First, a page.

The wealth management industry is a candidate-driven marketplace these days. And yet it is possible for an advisor — or a prospective new employer — to mess up a hire.

Such difficulties really should not be happening. Since there are more advisors retiring every year than there are new advisors entering the industry, and since the retiring advisors have much bigger practices than the new advisors, demand for productive advisors far exceeds supply.

Current wirehouse advisors with established practices have more choices than ever before. They could go from one large firm to another for a very large check. Or they could go to a regional firm. Or they could start up their own firm from scratch. In short, the portability of an advisory practice makes this an opportunity for top advisors.

Yet, even in this freewheeling environment, where virtually every type of ambitious advisor at almost every level of production should be able to find a new home somewhere, it is possible for an advisor to blow up his or her deal.


Here are some of the mistakes that abort potentially lucrative new relationships.

Sometime early in the interviewing process, your prospective employer is going to check your criminal, credit and compliance histories. In addition, sometime during your first few months at the new firm, the HR department will confirm your work history and educational experience.

While there are many advisors who have perfect compliance and credit histories, there are others who have a blemish of some sort on their records. The single biggest fear that any firm has in hiring or affiliating with a new advisor is that he or she will end up being an embarrassment to the franchise and the brand.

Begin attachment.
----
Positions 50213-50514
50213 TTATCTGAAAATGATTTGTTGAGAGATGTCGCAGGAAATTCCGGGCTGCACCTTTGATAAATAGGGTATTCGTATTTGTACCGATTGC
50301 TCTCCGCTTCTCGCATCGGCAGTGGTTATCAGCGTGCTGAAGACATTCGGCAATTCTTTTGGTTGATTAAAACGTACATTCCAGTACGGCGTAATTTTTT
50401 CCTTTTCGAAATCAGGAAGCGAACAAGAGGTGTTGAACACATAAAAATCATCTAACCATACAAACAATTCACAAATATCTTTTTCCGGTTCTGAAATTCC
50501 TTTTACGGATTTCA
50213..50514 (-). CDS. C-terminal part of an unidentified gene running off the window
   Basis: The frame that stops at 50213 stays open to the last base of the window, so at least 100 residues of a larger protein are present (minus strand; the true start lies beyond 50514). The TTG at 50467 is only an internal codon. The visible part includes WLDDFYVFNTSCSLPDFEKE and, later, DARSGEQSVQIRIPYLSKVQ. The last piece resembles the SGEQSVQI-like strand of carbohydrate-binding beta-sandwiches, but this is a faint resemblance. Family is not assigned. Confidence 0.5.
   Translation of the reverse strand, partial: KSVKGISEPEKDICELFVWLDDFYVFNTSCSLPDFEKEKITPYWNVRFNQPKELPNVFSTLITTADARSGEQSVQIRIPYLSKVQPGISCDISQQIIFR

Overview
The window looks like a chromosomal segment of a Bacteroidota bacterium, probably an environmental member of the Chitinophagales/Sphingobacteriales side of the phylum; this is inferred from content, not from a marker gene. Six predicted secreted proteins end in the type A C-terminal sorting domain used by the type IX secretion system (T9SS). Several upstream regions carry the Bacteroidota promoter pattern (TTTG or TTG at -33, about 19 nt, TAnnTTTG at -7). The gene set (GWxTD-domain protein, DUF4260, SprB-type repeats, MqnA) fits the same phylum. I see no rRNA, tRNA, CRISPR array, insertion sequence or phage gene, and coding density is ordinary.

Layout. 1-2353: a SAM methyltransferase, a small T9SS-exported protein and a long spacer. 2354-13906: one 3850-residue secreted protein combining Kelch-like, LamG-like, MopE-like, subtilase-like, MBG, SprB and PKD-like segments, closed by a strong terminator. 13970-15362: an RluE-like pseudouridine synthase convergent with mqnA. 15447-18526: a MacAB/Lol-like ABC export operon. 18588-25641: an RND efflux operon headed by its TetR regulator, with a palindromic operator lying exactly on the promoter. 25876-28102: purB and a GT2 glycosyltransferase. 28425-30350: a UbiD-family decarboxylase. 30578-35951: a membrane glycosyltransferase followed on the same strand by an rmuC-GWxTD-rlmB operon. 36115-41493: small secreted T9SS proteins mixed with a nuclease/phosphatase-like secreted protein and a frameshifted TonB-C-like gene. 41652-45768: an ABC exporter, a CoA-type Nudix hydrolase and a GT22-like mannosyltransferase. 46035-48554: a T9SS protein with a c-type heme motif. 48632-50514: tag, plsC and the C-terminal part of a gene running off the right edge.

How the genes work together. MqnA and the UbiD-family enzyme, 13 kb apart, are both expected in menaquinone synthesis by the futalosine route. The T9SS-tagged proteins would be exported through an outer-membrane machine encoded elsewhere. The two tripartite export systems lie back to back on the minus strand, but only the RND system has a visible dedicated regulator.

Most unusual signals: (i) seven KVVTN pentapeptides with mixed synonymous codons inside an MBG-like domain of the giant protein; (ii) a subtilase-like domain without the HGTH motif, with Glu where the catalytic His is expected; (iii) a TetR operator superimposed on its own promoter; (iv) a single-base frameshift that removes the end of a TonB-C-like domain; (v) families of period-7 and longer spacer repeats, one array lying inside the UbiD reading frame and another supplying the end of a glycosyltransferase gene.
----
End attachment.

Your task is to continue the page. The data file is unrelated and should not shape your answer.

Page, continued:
As an advisor looking to move, your job is to "front run" any problems that exist and address them at the beginning of the process. Anything on your record that you did not explain ahead of time will be seen as an attempt to hide something bigger.

A few years ago, I was approached by an Edward Jones advisor who was unhappy at the time with his firm's technology and support. He told me that he wanted to be in a bigger firm and, more important, he wanted the stimulation he felt he could get in a larger branch.


Over two weeks, he had two good meetings with a branch manager from a wirehouse. While his record was spotless, he had neglected to tell his prospective employer that he was under investigation for "improprieties" related to bookkeeping within his Jones branch. The wirehouse manager with whom he had been meeting discovered this when he overheard some advisors talking in a bar one day after work. Not sure of the truth, and not wanting to rely on gossip, the branch manager asked his prospect directly what he had heard. The advisor admitted the investigation was real, but argued he was not guilty of what his firm was looking at.

If the advisor had spoken of the investigation early in the process, the branch manager might have believed him and proceeded with the due diligence process, albeit cautiously. Instead, fearing that the obfuscation was indicative of character weakness, he ended the process. The advisor stayed at Edward Jones. Word spread about what he might have done, and his opportunity to move, at least for the time being, disappeared.


When my firm sends a candidate out for a first meeting, we make sure that he or she is familiar with his or her FINRA BrokerCheck record.

 If you have anything listed, from the trivial to the serious, your new prospective employer will want to know about it. Did someone allege that you promised that IBM's stock price was going to double in a month? It might have been denied, but your suitor will want to hear the details.